The Ateneo Center for Economic Research and Development (ACERD) forecasts a GDP growth for the Philippines of 4.9% for 2006. This is much lower than the government forecast of 5.7% - 6.3%.
A reader has pointed out that my work as forecaster does not seem to square with this earlier post.
Let me qualify: I do not outright proscribe forecasting. I would however treat forecasts with great caution. They are very useful, but they are always accompanied by some range of uncertainty. The forecaster often doesn't even know how much uncertainty is associated with the forecast. The best a forecaster can do is to provide a sound basis for making choices. Sometimes making a choice requires certain scenarios about the future - how much average income will grow in a country, for example. Based on this scenario a choice can be made - to push through with an expansion project; to enact an annual budget. Forecasting can be a great help to making the scenario.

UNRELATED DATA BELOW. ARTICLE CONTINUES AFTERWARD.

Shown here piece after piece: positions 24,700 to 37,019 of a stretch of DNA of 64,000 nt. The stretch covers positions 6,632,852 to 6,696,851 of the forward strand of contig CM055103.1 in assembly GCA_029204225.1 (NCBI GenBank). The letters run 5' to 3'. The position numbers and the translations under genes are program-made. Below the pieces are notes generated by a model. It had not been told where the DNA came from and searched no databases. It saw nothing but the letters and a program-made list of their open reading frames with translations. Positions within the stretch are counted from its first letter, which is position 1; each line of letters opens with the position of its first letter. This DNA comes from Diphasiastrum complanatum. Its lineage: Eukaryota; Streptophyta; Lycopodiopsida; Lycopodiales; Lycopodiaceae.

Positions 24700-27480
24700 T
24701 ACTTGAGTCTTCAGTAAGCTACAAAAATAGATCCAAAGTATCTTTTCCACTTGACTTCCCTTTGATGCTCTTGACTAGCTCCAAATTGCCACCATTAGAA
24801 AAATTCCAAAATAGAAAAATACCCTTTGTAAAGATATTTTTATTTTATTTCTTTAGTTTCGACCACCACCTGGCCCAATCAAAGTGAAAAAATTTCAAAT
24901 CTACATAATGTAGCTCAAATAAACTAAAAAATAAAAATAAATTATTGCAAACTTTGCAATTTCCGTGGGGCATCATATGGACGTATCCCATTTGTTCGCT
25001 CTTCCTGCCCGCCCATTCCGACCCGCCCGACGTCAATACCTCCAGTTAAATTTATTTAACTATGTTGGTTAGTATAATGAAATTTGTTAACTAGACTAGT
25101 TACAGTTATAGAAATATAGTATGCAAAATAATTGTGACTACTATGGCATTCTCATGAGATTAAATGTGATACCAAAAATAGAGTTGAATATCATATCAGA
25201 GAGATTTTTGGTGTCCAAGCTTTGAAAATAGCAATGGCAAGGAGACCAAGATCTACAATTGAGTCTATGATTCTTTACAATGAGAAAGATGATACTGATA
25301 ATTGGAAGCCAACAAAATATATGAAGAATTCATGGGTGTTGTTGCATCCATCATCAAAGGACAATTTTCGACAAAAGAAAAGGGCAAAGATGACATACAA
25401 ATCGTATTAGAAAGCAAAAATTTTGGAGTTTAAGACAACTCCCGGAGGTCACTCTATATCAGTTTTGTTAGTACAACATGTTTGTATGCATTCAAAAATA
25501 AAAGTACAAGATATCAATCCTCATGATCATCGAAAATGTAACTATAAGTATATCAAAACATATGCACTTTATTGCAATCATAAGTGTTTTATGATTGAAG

Furthermore, I would hesitate to make a short term forecast about asset or commodity prices. Such forecasts are prone to the arbitrage objection: if based on public information (that is, past trends), then any systematic pattern that could yield a profit opportunity would have already been exploited. This implies that asset prices move in an unsystematic pattern (more precisely, a "martingale" Hat tip: Amadeo). Long term forecasts though, based on fundamentals of supply and demand, are fine. So is a forecast about a vast aggregate that would be useful for planning but of little value to an arbitrageur - for example, GDP growth. But the exchange rate by end of 2006? Forget it!
Personally I feel that 5.0% or so is a safe conservative forecast. It will all depend on how investment improves this 2006 - and investment by far is the most volatile component of GDP, so volatile in fact that Keynes attributes its swings to "animal spirits". If the recent investment downtrend can be reversed (and the reversal can come very sharply), then the economy may conceivably overshoot even the government's sanguine estimate.